- The need to adapt the current workflows to the presence of robots on the jobsite, as the use of robots will require better scheduling, assignment of tasks, and coordination on the project. To overcome this, human centric design eventually needs to evolve to incorporate elements of efficiency — for example, a basic level of standardization across trades (in drilling holes for example) , incorporation of additional robotic capabilities during design (e.g., carrying capacity, variable designs) and efforts are already underway in this space
We believe the advantages of robotics clearly outweigh the barriers and we will gradually see their integration in the worksite as the advancements in these technologies continue.
3. Industrial Robots
Another trend that is accelerating in the industry is the shift of all or part of the construction process to off-site factories, primarily driven by sustainability, cost and speed considerations. Off-site projects can reduce waste, use less energy, and allow teams to work faster and in a more streamlined way. Despite the immense potential of this type of construction, the technology is not yet at the stage of mass market adoption due to the necessity of scale to make these projects viable. There are several different approaches to off-site construction:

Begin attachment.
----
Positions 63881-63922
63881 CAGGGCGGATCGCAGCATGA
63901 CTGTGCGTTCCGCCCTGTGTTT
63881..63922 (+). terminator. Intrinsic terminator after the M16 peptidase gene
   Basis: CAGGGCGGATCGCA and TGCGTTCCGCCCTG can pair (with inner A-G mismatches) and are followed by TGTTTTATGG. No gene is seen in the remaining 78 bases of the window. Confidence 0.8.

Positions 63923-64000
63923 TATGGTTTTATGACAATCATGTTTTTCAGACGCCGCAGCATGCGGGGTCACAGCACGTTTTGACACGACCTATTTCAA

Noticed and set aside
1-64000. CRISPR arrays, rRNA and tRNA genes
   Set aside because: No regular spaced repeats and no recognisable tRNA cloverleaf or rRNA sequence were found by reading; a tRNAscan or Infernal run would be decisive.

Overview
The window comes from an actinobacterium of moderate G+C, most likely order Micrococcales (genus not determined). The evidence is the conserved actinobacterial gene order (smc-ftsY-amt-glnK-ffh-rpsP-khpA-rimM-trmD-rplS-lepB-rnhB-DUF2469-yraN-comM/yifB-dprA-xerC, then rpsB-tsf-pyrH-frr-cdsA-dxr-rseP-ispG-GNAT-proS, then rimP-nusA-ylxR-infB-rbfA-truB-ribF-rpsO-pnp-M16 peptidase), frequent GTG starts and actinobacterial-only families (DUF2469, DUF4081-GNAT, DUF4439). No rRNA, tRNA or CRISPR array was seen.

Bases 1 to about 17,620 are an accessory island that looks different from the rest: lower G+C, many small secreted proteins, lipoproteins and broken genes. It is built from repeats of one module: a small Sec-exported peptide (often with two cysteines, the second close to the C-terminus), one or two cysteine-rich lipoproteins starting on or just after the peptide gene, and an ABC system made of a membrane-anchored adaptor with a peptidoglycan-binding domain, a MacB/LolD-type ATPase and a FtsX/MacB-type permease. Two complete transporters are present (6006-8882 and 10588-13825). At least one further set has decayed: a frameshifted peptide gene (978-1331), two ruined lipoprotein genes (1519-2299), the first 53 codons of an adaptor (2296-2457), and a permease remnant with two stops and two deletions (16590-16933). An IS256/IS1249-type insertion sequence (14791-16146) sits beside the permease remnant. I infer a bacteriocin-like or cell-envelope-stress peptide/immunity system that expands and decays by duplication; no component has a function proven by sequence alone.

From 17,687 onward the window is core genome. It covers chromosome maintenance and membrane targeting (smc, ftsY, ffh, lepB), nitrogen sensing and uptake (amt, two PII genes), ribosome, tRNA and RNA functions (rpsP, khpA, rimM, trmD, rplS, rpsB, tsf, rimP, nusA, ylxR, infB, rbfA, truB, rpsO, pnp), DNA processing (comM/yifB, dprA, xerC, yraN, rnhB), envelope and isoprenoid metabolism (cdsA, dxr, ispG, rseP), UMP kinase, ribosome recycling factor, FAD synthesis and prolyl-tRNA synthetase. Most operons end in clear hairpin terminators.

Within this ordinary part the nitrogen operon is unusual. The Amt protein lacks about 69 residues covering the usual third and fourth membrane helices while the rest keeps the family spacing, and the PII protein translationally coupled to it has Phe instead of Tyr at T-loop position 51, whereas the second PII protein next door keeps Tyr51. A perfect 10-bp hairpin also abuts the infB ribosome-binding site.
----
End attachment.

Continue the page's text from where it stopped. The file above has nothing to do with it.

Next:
- 3D printing:
Construction 3D printing is the technology used to build entire houses, building components (such as columns), or elements for infrastructures (such as bridges). This technology has evolved over the past decade and has gained a lot of attention for its potential of building cheaper, quicker, and in a more sustainable manner.
These robots can be placed both on-site or off-site in a factory and can take the form of a gantry system (heavier and better suited for mass construction) or a robotic arm (more freedom of movement and adaptable), providing great flexibility on the design and potential customization of the construction. Compared with traditional methods, 3D printing can significantly reduce the time of construction and requires less workers involved, thus, helping overall be more productive in the construction process. Also, it is more cost-efficient as it allows for more precise amounts of materials and for the use of alternative materials (including waste-by-products, plastics, or glass), thus, reducing the generation of waste and the environmental footprint.